|Experience is in the fingers and head. The heart is inexperienced. - Henry David Thoreau|
No. 242, 20 December 1993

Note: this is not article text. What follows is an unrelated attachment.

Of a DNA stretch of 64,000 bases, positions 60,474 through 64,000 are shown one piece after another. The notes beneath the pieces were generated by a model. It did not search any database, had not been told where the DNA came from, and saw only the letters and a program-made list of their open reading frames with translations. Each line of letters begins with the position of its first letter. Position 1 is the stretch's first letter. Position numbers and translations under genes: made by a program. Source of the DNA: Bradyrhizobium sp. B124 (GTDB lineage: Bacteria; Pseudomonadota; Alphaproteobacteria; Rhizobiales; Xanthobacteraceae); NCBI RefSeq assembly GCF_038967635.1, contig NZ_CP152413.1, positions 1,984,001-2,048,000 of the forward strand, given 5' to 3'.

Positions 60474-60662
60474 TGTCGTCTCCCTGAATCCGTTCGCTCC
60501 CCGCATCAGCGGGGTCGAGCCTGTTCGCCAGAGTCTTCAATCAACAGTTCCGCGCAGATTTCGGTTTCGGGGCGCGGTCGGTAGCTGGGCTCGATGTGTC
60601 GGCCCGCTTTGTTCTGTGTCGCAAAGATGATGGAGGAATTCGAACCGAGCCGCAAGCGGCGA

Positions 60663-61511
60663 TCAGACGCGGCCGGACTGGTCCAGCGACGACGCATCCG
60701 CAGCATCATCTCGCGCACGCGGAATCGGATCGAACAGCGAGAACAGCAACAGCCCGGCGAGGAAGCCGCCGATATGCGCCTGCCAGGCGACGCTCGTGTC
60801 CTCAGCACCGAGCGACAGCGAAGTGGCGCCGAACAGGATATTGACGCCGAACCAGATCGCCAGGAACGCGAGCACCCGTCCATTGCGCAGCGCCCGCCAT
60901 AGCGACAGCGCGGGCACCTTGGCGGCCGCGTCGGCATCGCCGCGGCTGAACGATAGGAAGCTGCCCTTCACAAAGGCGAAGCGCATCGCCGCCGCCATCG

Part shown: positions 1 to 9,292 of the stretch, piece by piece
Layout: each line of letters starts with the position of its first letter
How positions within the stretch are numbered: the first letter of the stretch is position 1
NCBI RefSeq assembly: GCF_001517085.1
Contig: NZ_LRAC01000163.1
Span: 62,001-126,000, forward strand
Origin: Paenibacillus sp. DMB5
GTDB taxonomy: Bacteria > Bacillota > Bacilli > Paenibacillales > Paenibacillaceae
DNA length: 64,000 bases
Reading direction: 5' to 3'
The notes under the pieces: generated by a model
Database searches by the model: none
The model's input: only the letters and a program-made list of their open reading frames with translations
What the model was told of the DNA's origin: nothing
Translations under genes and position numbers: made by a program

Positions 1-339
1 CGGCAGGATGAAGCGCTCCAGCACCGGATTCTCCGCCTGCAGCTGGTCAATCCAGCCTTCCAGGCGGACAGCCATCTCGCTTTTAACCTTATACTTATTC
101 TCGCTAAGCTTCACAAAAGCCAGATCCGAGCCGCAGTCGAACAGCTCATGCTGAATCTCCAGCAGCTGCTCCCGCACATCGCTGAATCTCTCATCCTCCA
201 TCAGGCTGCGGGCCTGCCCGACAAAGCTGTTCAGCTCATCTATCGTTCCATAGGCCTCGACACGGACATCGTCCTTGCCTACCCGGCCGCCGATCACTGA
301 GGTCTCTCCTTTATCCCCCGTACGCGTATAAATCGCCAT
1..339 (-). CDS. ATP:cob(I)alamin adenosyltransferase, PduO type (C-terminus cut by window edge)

RUSSIA FINAL REFERENDUM RESULTS. On 20 December the Central Electoral Commission reported final figures on the vote on the proposed new Russian constitution: 54-percent of Russia's 106,170,335 eligible voters took part in the referendum, and 58.4% of those voting supported the draft. The delay in reporting the final results, as well as differing reports on the number of eligible voters, had caused rumors of vote tampering to spread. Even with the highest number of reported eligible voters (107.6 million), however, turnout would have been sufficient for the referendum to be valid. -John Lepingwell CHERNOMYRDIN CRITICIZES GAIDAR AND CHUBAIS. In an interview with Trud on 18-December that was widely cited by agencies and the press, Prime Minister Viktor Chernomyrdin blamed Egor Gaidar and Anatolii Chubais by name for the disappointing showing of reformist groupings in the 12 December election. "We should face the truth and admit that many people voted against the hardships and the mistakes of the current reforms . . . The election defeat is a personal evaluation of Gaidar. The same goes for Chubais. They have a lot to think about now." Chernomyrdin ruled out any further "shock therapy," and emphasized the need for investment in industry and the restoration of output growth. -Keith Bush FORMATION OF ANTI-FASCIST FRONT. Representatives of public organizations, politicians and the intelligentsia at a meeting in Moscow on 18 December announced the creation of an anti-fascist movement and adopted several statements, including an appeal "to save Russia from fascism." Among the political organizations which participated were Russia's Choice, the Agrarian Party, and the Democratic Russia Movement, Interfax reported. They expressed concern over the apparent willingness of the presidential apparatus to look for "a consensus" with the extreme-right Liberal Democratic Party (LDP). However, although the meeting was called in response to the election victory of the LDP, Deputy Prime Minister Anatolii Chubais stressed that the movement should oppose all manifestations of fascism in Russia. -Wendy Slater COMMUNISTS COURTING INDEPENDENT DEPUTIES. Gennadii Zyuganov, leader of the Communist Party of the Russian Federation, was quoted by Interfax on 16-December as saying that Communist deputies to the new parliament will ally with deputies from the Agrarian Party but that the Communist block is also sounding out each independent deputy individually to determine possibilities for future cooperation on specific issues. -Elizabeth Teague PARLIAMENTARY AGENDA. Meeting on 16 December, a presidential commission drew up a list of 60-proposals to be put to the new parliament when it meets in January. Mikhail Mityukov, chairman of the president's commission for legislative proposals, told RFE/RL's Moscow correspondent that priority should be given to bills on the introduction of a state of emergency and martial law, the Supreme and Constitutional Courts, public associations, rallies and demonstrations, and citizens' appeals to state bodies, among others. The commission has proposed that the new parliament set up committees on constitutional and legal reform, human rights, defense, security, and international affairs. -Elizabeth Teague ARBITRATION COURT ON CAMPAIGN ABUSES. The Arbitration Court set up by President Yeltsin to monitor conduct during the Russian election campaign issued a statement on 17-December saying violations of campaign regulations had been committed by the media and individual candidates. The statement singled out for criticism an Ostankino TV program which depicted Vladimir Zhirinovsky in a negative light on the eve of the elections. The court said the program should not have been broadcast because it insulted Zhirinovsky. In an interview with the Moscow newspaper, Kuranty, the same day, former chairman of Ostankino Vyacheslav Bragin defended the program saying it was shown to "sober up" people who might be tempted to vote for Zhirinovsky. But Bragin's critics say the tactic backfired, and instead worked to Zhirinovsky's benefit. The court's statement also said that some election candidates committed "illegal acts," Interfax reported. -Vera Tolz YELTSIN CREATES OWN SECURITY SERVICE. President Yeltsin signed a decree on the creation of a Presidential Security Service headed by Maj.-Gen. Aleksandr Korzhakov, Radio Rossia reported on 17 December. The new entity will be independent of the Main Administration for Government Protection (MAGP ) headed by Mikhail Barsukov. During 1993, the MAGP, which is the successor of the KGB Ninth Main Administration was responsible not only for the protection of Yeltsin and the central government, but also for the security of Russian regional executives. Following the October events, the Ministry of Security pressed Yeltsin to return the task of providing protection of regional authorities to the Ministry of Security. -Victor Yasmann KOZYREV SEEKS GERMAN SUPPORT. Following talks with German Foreign Minister Klaus Kinkel near Moscow, Russian Foreign Minister Andrei Kozyrev called on Germany to continue supporting Russian reforms following the strong showing of Vladimir Zhirinovsky. According to unnamed aides to Kinkel, Kozyrev expressed fears that Russia would become internationally isolated because of the surge of support for the LDP. The two foreign ministers met in Suzdal on 18-19 December to discuss the Russian elections, the NATO summit scheduled for January, the situation in the former Yugoslavia, and Ukraine's stance on nuclear weapons, AFP reported. -Suzanne Crow RUSSIA OPPOSES UN SANCTIONS FOR DPRK. Russian Deputy Foreign Minister Georgii Kunadze was quoted in a South Korean press report on 19 December as saying that Russia opposes the use of United Nations sanctions to pressure North Korea into accepting international inspections of its nuclear facilities. According to Yonhap, as reported by AFP, Kunadze said that UN sanctions applied to the DPRK could lead to war, explaining that Pyongyang has said in the past that it would take self-defensive measures against this kind of action by the United Nations. Kunadze argued that the dialogue underway between the United States and North Korea would not be aided by the discussion of sanctions. -Suzanne Crow NEW AGRICULTURAL CREDITS AND INFLATION. President Yeltsin has authorized a new package of subsidized loans to agriculture totaling $120 million, the New York Times and Reuters reported, citing Interfax, on 17 December. The inflationary implications of the measure were noted. In addition to what seems to be a relaxation of its economic austerity policy, evidence is mounting that the government will miss its year-end inflation target. After a decline from 24.5% in October to 17% in November, according to the government's Center on the Economic Business Cycle, the weekly rate of Russian inflation for the first week of December is reported (in Izvestiya 15 December) to be 2.9%. While one of the year's lowest, it is higher than that recorded for the last week of November and, if not reduced in the remaining weeks of December, will mean that the government's year-end goal for monthly inflation of 10% or less will not be achieved. -Erik Whitlock WORKERS AT NUCLEAR PLANTS DISSATISFIED. The trade union leader at Arzamas-16-told Interfax on 17-December that workers at the nuclear weapons research center are still dissatisfied, even though the government has taken steps to pay their overdue wages. He said the workers have no guarantee that wages will not be held up again in January, and that the deputy director of the center will hold talks in Moscow with the government on 20 December. During the summer, workers at Arzamas-16 and at Chelyabinsk-70, another nuclear weapons center, threatened to strike, and on 30 November they issued a joint appeal for increased state spending to finance the work of their centers. -Elizabeth Teague TRANSCAUCASIA AND CENTRAL ASIA PRIVATIZATION PROGRAM APPROVED-MORE OR LESS. On 17 December, the presidium of the cabinet approved "in principle" the draft program for privatizing state-owned and municipal enterprises. According to ITAR-TASS, qualified approval was given only after two-and-a-half hours of heated debate. Among the critical voices raised were those of Igor Shurchkov, the chief of the Committee for Industrial Politics, and Oleg Lobov, the secretary of the Security Council. The document is to be finalized within one week and then submitted for approval by President Yeltsin. -Keith Bush ABKHAZIA-GEORGIA ROUNDUP. Talks in Moscow on a potential political settlement to the Abkhaz conflict ended on 17 December in "total failure", an aide to Georgian parliament chairman Eduard Shevardnadze told Interfax. The warring sides held an exchange of prisoners on 19 December as provided for under the terms of the UN-mediated Memorandum of Understanding signed in Geneva earlier this month. According to Interfax the Georgian Defense Ministry rejected as "misinformation" Abkhaz claims that 25 Georgians were killed when Georgian troops who crossed the River Inguri into Abkhaz territory on the night of 18-19 December were beaten back by Abkhaz forces. -Liz Fuller TAJIK PRIME MINISTER RESIGNS. Tajikistan's Prime Minister Abdumalik Abdullodzhanov resigned on 18-December, Russian and Western news agencies reported the following day. Abdullodzhanov, who has been active in arranging Russian aid for Tajikistan's civil war-ravaged economy, was proposed for the vacant post of Tajik ambassador to the Russian Federation. Some observers in Tajikistan suspect that the former businessman from Leninabad Oblast, one of the few government officials to retain his post after the Communist restoration in December 1992, may have been one of the targets of an accusation in the press by National Security Committee (formerly KGB) Chairman Saidamir Zukhurov that a top-ranking official is involved in corruption. -Bess Brown CIS UKRAINE, RUSSIA, US DISCUSS ARMS URANIUM. Western press agency reports that an agreement has been reached on compensating Ukraine for the value of the fissile material in the nuclear warheads on its territory appear to be premature. Ukrainian TV and radio reports, citing presidential advisor Anatolii Buteiko and Deputy Prime Minister Valerii Shmarov indicate that there were substantial discussions with a team consisting of US Deputy Defense Secretary William Perry, US Ambassador at Large Strobe Talbott, and Russian Deputy Defense Minister Georgii Mamedov on 17 December. However, no final agreements on the issue appear to have been reached, although there was apparently some progress on the topic of compensation for tactical warheads removed from Ukraine in 1992. -John Lepingwell CENTRAL AND EASTERN EUROPE BELARUS TO PREPARE FOR MONETARY UNION WITH RUSSIA. A Belarusian-Russian bilateral commission meeting in Minsk on 17 December has called on Belarus to modify, by the beginning of the new year, economic legislation relevant to achieving monetary union with Russia, ITAR-TASS reported. The commission instructed the Central Bank of Russia and the National Bank of Belarus to produce a draft agreement by 28 December, under which the two nations' currencies would be held at a stable exchange rate for a period preceding currency union, and the mechanism for subsequently replacing the Belarusian ruble with the Russian ruble. The finance ministries of the two nations have also been instructed to prepare a draft agreement on unifying state fiscal arrangements as required by the currency union. No target date for the currency union was provided. -Erik Whitlock SERBIAN ELECTION RETURNS. On 19 December citizens of Serbia went to the polls to elect representatives to the republic's 250-seat parliament. According to Reuters, early returns suggest that President Slobodan Milosevic's ruling Socialist Party of Serbia will emerge as the single largest party, but will probably fail to secure an absolute majority. Statements issued by the campaign office of coalition Democratic Opposition of Serbia (DEPOS) leader Vuk Draskovic suggest that the SPS has taken the early lead, securing about 30% of the vote. Belgrade TV reported that voter turnout was low, but officials from the electoral office estimated that some 20-25% of Serbia's eligible 7 million voters turned out during the first three hours of balloting. Official results are not expected before 21 December. -Stan Markotich KOSOVO ALBANIANS BOYCOTT SERB ELECTIONS. AFP reported on 19 December that Kosovo's more than 90% ethnic Albanian majority appears to have followed the Kosovar political leadership's call for a boycott of the Serb elections. Ibrahim Rugova, the president of the self-proclaimed Republic of Kosovo, has argued that the Serbs under Milosevic destroyed the legal bond between Kosovo and Serbia in 1990 when Belgrade eliminated the autonomy Kosovo enjoyed under the 1974 Yugoslav constitution. Consequently, the Albanian leadership refuses to take part in Serbian political life, insisting that Kosovar politics are now independent of the Serbian framework. The Albanians have since set up a shadow state, and it appears that at least half of the official Serb government polling stations did not even bother to open for the election. No station opened at all in Glogovac, which is 99% Albanian, and all of Kosovo's 24 seats in parliament are likely to go to Serbs. Ethnic Turks and Slavic Muslims also seem to have followed their own leaders' calls for a boycott. -Fabian Schmidt SERBS AND MONTENEGRINS RESETTLE FROM ALBANIA TO RUMP YUGOSLAVIA. More than 1,000 Serbs and Montenegrins have recently migrated from Albania to Montenegro, Borba reported on 15 December. The Yugoslav federal government and the Serbian state plan to build some 350 houses to accommodate them. According to the paper, the refugees, who fled "over the walls of the Italian, French, German and Greek embassies," refused to live together with Albanians in Yugoslavia, because "they already experienced such a life in Albania." The situation of the tiny Serb minority in Albania was the subject of a conference in Sremski Karlovci on 26 September, when the rump Yugoslav Minister for Human Rights and Minorities, Margit Savovic, claimed that "Tirana has recognized only now that there are Serbs in Albania." -Fabian Schmidt HUNGARIAN PRIME MINISTER LAID TO FINAL REST. More than 200,000 people filed past the coffin of Jozsef Antall as it lay in state in parliament on 17 December, and thousands more lined the streets as Antall's body was carried to the Budapest Kerepesi cemetery on 18-December, MTI and Western news agencies report. Leaders from Eastern and Western Europe paid tribute to Antall, including US Vice President Albert Gore, Britain's former Prime Minister Margaret Thatcher, German Chancellor Helmut Kohl, Polish President Lech Walesa, Israel's Foreign Minister Shimon Peres, and Czech Prime Minister Vaclav Klaus. Foreign leaders and Hungarian speakers praised Antall for leading the most stable post-communist government in the region, and for his efforts to integrate Hungary into European economic and political structures. National Assembly Chairman Gyorgy Szabad told the crowd of mourners that "What Jozsef Antall has sown, the nation may harvest." The writer Andras Suto, an ethnic Hungarian from Romania, praised Antall for supporting the rights of ethnic Hungarians in neighboring countries pointing out that "no one who succeeds him [Antall] can surpass him in what he did for the Hungarian community beyond the country's borders." President Arpad Goncz plans to nominate caretaker prime minister and interior minister Peter Boross as Antall's successor on 20-December. -Edith Oltay KRAVCHUK ATTENDS ANTALL'S FUNERAL, MEETS WITH GORE. Ukrainian president Leonid Kravchuk attended the funeral of Antall, Ukrainian media reported on 18 December. While in Budapest he met with US Vice President Gore, the president of Hungary and the president and prime minister of Slovakia. According to Ukrainian media, improving bilateral economic relations and the issue of Ukraine's nuclear disarmament were the main topics of Kravchuk's discussions with Gore. -Bohdan Nahaylo SLOVAK PRESIDENT HOLDS MEETINGS ON HUNGARIAN ISSUE. On 17 December Michal Kovac met with a delegation of ethnic Hungarian mayors from the Association of Zitny Ostrov Towns and Villages, which recently demanded self-rule for southern Slovakia. The purpose of the meeting was to explain to Kovac the goals of the association. Komarno mayor Stefan Pasztor, who heads the group, said he appreciated Kovac's willingness to attend, noting that he was "the first state official to officially notice the existence of their association," TASR reports. Presidential spokesman Anton Bodis later told journalists that Kovac said the group's complaints are "justified" since the government has never paid attention to their demands. The president asked the group to make two concessions-to forget the idea of establishing a Hungarian province in Slovakia and to postpone the meeting scheduled for 8-January to further discuss autonomy. On 18 December Kovac held a meeting with his Hungarian counterpart Arpad Goncz in Budapest to discuss minority rights, and on 19-December Kovac met with deputies from Slovakia's parliamentary parties to discuss modifications in minority legislation. Meanwhile, during a 18 and 19 December visit to Bratislava, Hungarian Socialist Party Chairman Gyula Horn told TASR that he "can see problems in bilateral relations between Slovakia and Hungary." Horn said his party would like to conclude a basic treaty between the two countries stating that each country will "secure all rights for national minorities," including educational and cultural autonomy and the right to self-administration. -Sharon Fisher WESTERN GROUP BUYS STAKES IN HUNGARIAN MATAV. Hungary's Minister for Transportation and Telecommunications Gyorgy Schamschula told a press conference on 19-December that the Hungarian government has approved a German-US group's bid to pay $875 million for a stake in MATAV, Hungary's state telecommunications company, MTI and Western news agencies report. MTI described the purchase by Deutsche Bundespost Telekom and the Ameritech corporation of a 30% stake in MATAV as the biggest privatization deal in Eastern Europe to date. According to the Hungarian Minister in charge of privatization Tamas Szabo, the deal represents more than half of the annual investment capital flow into Hungary. Around $ 400 million of the revenue will remain with MATAV via a capital increase that will help finance modernizing Hungary's outdated telephone system and ensure that every village is tied into the international communications network by 1996. -Edith Oltay CZECH MINISTER MEETS VW CHIEF. On 17 December, Czech Industry and Trade Minister Vladimir Dlouhy met with the Chairman of Volkswagen's Board of Directors, Ferdinand Piech, in the Bavarian town of Ingolstadt to discuss VW's intention to cut by almost half its originally planned 7 billion mark investment in the Czech automaker Skoda. Dlouhy told journalists after the meeting that he understands VW's decision in view of the difficult economic situation but that even with smaller investment VW can fulfill its pledge to modernize and diversify Skoda's production in the Czech Republic. Piech said that the Skoda plant in Mlada Boleslav is the only one in Europe which can compete with the Japanese in cost terms and that VW will therefore use the plant "in excess." According to Dlouhy, the 1991 agreement between the Czech government and VW will have to be renegotiated in light of VW's decision. -Jiri Pehe RUSSIAN INTELLIGENCE OPERATES IN CZECH REPUBLIC. In an interview with CTK on 17 December, a spokesman for Russia's intelligence service, Yuri Kobaladze said that Russian intelligence officers continue to operate in the Czech Republic. According to Kobaladze, the officers use only civilized methods in gathering information. He said that blackmail and bribery are not used and that Russia has not been working to change the Czech government. He revealed that information is sometimes purchased from volunteers, and that collaborators are sometimes recruited from among local people. Kobaladze stressed that "everything is voluntary" and no pressure or compromising materials are used. -Jiri Pehe POLISH SEJM ABOLISHES EXCESS WAGES TAX. The Sejm voted on 17 December to abolish the controversial "tax on excess wages" [popiwek] as of 1 April 1994, PAP reports. Yielding to government pleas, the Sejm rejected demands from trade unionist deputies to lift the tax immediately and agreed to the delay in order to give the government time to propose an alternative method to limit wage growth. The abolition of the tax was the first piece of legislation in the new Sejm proposed by a group of deputies; it threatened to open a rift between the "liberals" and the "socialists" in the ruling Democratic Left Alliance and Polish Peasant Party. Finance Minister Marek Borowski argued that the immediate removal of the tax would prompt a new surge of inflation. Despite the three months' respite granted the government, it is not clear what alternative wage-control method it will propose, nor whether this proposal will win the Sejm's approval. Several deputies argued during the debate that doing away with the tax without anything prepared to replace it was like "leaping into an empty swimming pool." -Louisa Vinton ROMANIAN GOVERNMENT NARROWLY SURVIVES NO-CONFIDENCE VOTE. Nicolae Vacaroiu's minority left-wing government on 17 December narrowly survived the third no-confidence vote since it came to office a year ago. The stormy parliamentary session ended with a 236 to 223 vote against the motion, which had been introduced by the centrist Democratic Convention and the Democratic Party-National Salvation Front. In a key address broadcast by Radio Bucharest, Vacaroiu defended his cabinet against accusations that it has stalled the reform process and created economic chaos in Romania. He tried to blame many of the country's economic problems, including rampant inflation and unemployment, on the previous two post-communist governments. The vote's narrow margin exposed a recent erosion of support from the traditional allies of the ruling Party of Social Democracy of Romania, and especially from the ultra-nationalist Party of Romanian National Unity. In a related development, the PRNU announced on 19 December the setting up of a close alliance with the Democratic Agrarian Party, another group known for having supported the PSDR in the past. The leaders of the two parties criticized the government, suggesting that the newly created National Unity Bloc will call another motion of no-confidence in February. Mircea Druc, the chairman of the Party of National Reunification, which advocates Romania's unification with the Republic of Moldova, said that his party was contemplating the idea of joining the bloc. -Dan Ionescu ROMANIAN FOREIGN MINISTER IN THE USA. Teodor Melescanu paid three-day official visit to the United States. On 16 December he met with US Secretary of State Warren Christopher and other senior US officials. Speaking to reporters, Melescanu pledged that Romania will respect CSCE standards on human rights and combat extreme nationalism and intolerance. At a conference staged by the Center for Strategic and International Studies on the same day, the Romanian foreign minister reiterated his country's interest in joining NATO, citing the outcome of the recent Russian elections as a strong argument in favor of NATO membership. Melescanu signed a bilateral agreement on boosting and protecting investments. In an interview with Radio Bucharest on 19 December, Melescanu described the visit as "probably the most important action" of the Romanian diplomacy in 1993. -Dan Ionescu CSCE MEDIATORS URGE TIRASPOL TO ALLOW NEW TRIAL FOR ILASCU. A four-member team of CSCE mediators met with Tiraspol authorities on 17 December, AFP reported, and urged that the pro-Romanian Moldovan Popular Front activist Ilie Ilascu, whom a Tiraspol court recently sentenced to death in the case of the "Tiraspol Six" for "terrorism," be given a new trial (See RFE/RL Daily Report, no.238). There has been international concern about the fairness and legitimacy of the trial of the "Tiraspol Six" in the self-proclaimed Dniester Republic. -Bohdan Nahaylo BALTIC PRIME MINISTERS MEET IN VILNIUS. On 17-December Estonian, Latvian, and Lithuanian Prime Ministers Mart Laar, Valdis Birkavs, and Adolfas Slezevicius discussed the recent Russian elections and efforts to strengthen economic, political, and military cooperation with NATO and the European Union, BNS reports. They concluded a memorandum on regulating consular relations and decided to introduce stricter control over their eastern borders while simplifying border regulations among themselves. Latvia and Lithuania signed an agreement on avoiding double taxation as well as a protocol of intentions on forming a joint company for constructing an oil terminal in Liepaja, Latvia, and discussed their sea borders. Lithuania retained the right to build an oil terminal at Butinge. -Saulius Girnius LITHUANIAN PARLIAMENTARY LEADER IN POLAND. During a two-day visit to Warsaw on 16-17-December, Lithuanian parliamentary chairman Ceslovas Jursenas met with Prime Minister Waldemar Pawlak and other government and parliamentary officials, PAP reports. Jursenas predicted that the much-delayed bilateral treaty on friendship and cooperation will be signed in the first weeks of 1994 but stressed his country's demand for an explicit guarantee of Lithuania's "territorial integrity" and its control over Vilnius. Progress on the treaty has been delayed in the past by Lithuania's demand for a formal condemnation of the "invasion" of Vilnius by Polish troops in 1920. During an address to the Polish Sejm on 17-December, Jursenas urged the two nations to look to the future rather than to dramatize the conflicts of the past. Lithuania's Prime Minister Adolfas Slezevicius is scheduled to make a working visit to Poland on 21 December. -Louisa Vinton SAJUDIS HOLDS 4TH CONGRESS. On 18 December the 4th Congress of Sajudis, attended by about 500-delegates, decided to transform itself from a public political movement into a public organization, the RFE/RL Lithuanian Service reported on 19 September. Sajudis adopted a new program and charter, and elected 56year old assistant professor of history at the Vilnius Pedagogical University Romas Batura as chairman of its 15member council. The charter says that members of other political and public organizations can join Sajudis, but excludes members of the ruling Lithuanian Democratic Labor Party and persons who did not end their ties with the Communist Party and KGB after Lithuanian independence was restored. Sajudis has about 12,000 members, many of whom joined the Homeland Union (Conservatives of Lithuania) that was founded on 1 May 1993. -Saulius Girnius 6TH CONGRESS OF POPULAR FRONT OF LATVIA. On 18 December in Riga the extraordinary 6th Congress of the Popular Front of Latvia decided not to disband or become a political party, Diena reports. The front that had played such an important role in achieving Latvia's independence failed to have any of its candidates elected to the parliament. Front chairman Uldis Augstkalns said that the front should together with the Movement for Latvia's National Independence and other parties unite the country's conservative forces for the local government elections. The Congress expressed its opposition to the policies of the current ruling coalition of Latvia's Way and the Farmers' Union. -Saulius Girnius SHUSHKEVICH BACK FROM HOSPITAL. The Belarusian Chairman of the Supreme Soviet, Stanislau Shushkevich, was discharged from the hospital and is home in satisfactory condition, Reuters and Interfax reported on 17 December. Shushkevich was rushed to the hospital on 16 December, and diagnosed as suffering from hypertension after a parliamentary session during which he was accused of corruption by the head of a committee investigating businesses run by central and local authorities, Aleksandr Lukashenka. Shushkevich had denied the charges. -Ustina Markus [As of 1200 CET] Compiled by John Lepingwell and Edith Oltay THE RFE/RL DAILY REPORT IS PRODUCED BY THE RFE/RL RESEARCH INSTITUTE (A DIVISION OF RADIO FREE EUROPE/RADIO LIBERTY, INC.) with the assistance of the RFE/RL News and Current Affairs Division (NCA). The report is available by electronic mail via LISTSERV (RFERL-L@UBVM.CC.BUFFALO.EDU), on the Sovset' computer bulletin board, by fax, and by postal mail. For inquiries about specific news items, subscriptions, or additional copies, please contact: in North America: Mr. Brian Reed, RFE/RL, Inc., 1201 Connecticut Avenue NW, Washington, DC-20036 Telephone: (202) 457-6912 or -6907; Fax: (202) 457-6992 or 828-8783; Internet: RIDC@RFERL.ORG or Elsewhere: Ms. Helga Hofer, Publications Department, RFE/RL Research Institute, Oettingenstrasse 67, 80538 Munich, Germany;.Telephone: (+49 89) 2102-2631 or -2624; Fax: (+49 89) 2102-2648, Internet: PD@RFERL.ORG 1993, RFE/RL, Inc. All rights reserved.RFE/RL Daily Report